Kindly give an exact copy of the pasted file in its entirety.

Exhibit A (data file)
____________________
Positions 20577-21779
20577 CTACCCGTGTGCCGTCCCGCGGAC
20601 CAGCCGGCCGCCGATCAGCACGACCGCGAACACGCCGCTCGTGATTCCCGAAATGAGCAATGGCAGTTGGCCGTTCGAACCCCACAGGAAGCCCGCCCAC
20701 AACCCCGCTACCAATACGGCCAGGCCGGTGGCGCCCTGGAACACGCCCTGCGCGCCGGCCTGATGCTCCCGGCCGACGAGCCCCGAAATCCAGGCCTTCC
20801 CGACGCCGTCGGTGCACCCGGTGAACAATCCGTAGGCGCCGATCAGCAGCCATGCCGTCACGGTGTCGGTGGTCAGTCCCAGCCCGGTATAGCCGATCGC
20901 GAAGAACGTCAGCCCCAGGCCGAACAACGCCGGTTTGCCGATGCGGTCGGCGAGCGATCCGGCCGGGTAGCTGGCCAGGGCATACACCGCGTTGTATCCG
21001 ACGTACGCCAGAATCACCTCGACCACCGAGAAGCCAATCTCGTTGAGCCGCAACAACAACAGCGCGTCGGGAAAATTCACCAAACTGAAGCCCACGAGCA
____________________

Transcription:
Positions 20577-21779
20577 CTACCCGTGTGCCGTCCCGCGGAC
20601 CAGCCGGCCGCCGATCAGCACGACCGCGAACACGCCGCTCGTGATTCCCGAAATGAGCAATGGCAGTTGGCCGTTCGAACCCCACAGGAAGCCCGCCCAC
20701 AACCCCGCTACCAATACGGCCAGGCCGGTGGCGCCCTGGAACACGCCCTGCGCGCCGGCCTGATGCTCCCGGCCGACGAGCCCCGAAATCCAGGCCTTCC
20801 CGACGCCGTCGGTGCACCCGGTGAACAATCCGTAGGCGCCGATCAGCAGCCATGCCGTCACGGTGTCGGTGGTCAGTCCCAGCCCGGTATAGCCGATCGC
20901 GAAGAACGTCAGCCCCAGGCCGAACAACGCCGGTTTGCCGATGCGGTCGGCGAGCGATCCGGCCGGGTAGCTGGCCAGGGCATACACCGCGTTGTATCCG
21001 ACGTACGCCAGAATCACCTCGACCACCGAGAAGCCAATCTCGTTGAGCCGCAACAACAACAGCGCGTCGGGAAAATTCACCAAACTGAAGCCCACGAGCA